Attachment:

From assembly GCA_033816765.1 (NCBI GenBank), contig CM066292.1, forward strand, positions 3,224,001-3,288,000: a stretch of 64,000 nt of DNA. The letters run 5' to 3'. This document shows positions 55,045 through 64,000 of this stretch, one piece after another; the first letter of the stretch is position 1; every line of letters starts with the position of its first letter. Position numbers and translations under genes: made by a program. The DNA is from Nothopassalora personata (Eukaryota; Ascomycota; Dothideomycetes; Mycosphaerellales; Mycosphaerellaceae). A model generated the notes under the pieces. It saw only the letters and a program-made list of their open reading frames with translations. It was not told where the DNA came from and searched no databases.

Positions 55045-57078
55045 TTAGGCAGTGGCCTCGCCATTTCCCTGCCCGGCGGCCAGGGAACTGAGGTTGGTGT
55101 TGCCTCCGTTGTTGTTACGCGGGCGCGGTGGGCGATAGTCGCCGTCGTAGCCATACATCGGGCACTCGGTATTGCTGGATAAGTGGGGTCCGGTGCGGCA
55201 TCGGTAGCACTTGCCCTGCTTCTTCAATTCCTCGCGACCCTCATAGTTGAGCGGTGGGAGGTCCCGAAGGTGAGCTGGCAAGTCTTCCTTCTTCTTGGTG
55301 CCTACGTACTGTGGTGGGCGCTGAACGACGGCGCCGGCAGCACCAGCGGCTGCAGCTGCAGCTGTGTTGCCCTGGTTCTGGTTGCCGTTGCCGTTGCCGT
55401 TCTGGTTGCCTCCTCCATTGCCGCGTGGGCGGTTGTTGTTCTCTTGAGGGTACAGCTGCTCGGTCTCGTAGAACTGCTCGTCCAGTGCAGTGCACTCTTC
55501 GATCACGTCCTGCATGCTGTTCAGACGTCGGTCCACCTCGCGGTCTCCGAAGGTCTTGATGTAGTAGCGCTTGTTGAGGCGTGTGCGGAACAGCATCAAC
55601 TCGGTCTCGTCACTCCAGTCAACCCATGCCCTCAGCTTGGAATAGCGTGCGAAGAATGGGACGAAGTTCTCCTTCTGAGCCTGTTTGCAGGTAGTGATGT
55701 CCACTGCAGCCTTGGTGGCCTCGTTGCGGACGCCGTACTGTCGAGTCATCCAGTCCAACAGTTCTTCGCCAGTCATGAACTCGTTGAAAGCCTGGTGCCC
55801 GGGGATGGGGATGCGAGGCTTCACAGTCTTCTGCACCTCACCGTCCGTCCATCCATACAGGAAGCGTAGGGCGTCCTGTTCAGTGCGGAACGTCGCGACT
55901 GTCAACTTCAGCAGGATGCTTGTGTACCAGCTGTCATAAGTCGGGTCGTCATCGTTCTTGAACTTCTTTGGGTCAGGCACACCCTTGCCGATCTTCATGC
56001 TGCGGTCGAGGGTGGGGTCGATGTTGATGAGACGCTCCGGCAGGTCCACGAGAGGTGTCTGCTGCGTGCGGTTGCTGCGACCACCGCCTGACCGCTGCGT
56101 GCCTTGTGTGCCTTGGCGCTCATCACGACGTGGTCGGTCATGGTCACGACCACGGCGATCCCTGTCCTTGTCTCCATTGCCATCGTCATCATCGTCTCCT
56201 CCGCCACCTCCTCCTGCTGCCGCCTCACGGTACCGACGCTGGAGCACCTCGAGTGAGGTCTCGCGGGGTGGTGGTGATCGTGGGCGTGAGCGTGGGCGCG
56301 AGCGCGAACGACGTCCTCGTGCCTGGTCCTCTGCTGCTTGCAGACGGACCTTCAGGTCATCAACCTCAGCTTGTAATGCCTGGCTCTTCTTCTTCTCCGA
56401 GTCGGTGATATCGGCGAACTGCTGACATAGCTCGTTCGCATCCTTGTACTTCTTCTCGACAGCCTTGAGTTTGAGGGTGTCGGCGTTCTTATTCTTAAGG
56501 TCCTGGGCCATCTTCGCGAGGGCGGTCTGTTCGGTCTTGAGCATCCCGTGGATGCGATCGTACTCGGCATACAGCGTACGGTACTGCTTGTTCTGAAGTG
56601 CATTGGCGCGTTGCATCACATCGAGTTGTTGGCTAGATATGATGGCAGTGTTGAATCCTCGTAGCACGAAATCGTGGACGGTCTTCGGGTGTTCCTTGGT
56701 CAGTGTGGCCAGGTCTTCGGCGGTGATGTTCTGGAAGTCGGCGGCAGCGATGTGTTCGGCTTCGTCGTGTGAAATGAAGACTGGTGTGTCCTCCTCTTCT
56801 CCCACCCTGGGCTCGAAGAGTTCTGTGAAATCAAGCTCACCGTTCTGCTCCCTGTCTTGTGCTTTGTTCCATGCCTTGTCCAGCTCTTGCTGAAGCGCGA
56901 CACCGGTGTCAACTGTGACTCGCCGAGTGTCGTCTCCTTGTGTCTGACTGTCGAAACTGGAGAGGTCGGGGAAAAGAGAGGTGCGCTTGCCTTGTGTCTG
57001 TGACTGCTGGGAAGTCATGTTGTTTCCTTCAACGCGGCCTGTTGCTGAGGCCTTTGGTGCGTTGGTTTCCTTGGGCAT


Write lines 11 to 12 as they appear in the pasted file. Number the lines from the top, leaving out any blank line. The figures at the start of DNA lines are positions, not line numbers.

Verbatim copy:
55801 GGGGATGGGGATGCGAGGCTTCACAGTCTTCTGCACCTCACCGTCCGTCCATCCATACAGGAAGCGTAGGGCGTCCTGTTCAGTGCGGAACGTCGCGACT
55901 GTCAACTTCAGCAGGATGCTTGTGTACCAGCTGTCATAAGTCGGGTCGTCATCGTTCTTGAACTTCTTTGGGTCAGGCACACCCTTGCCGATCTTCATGC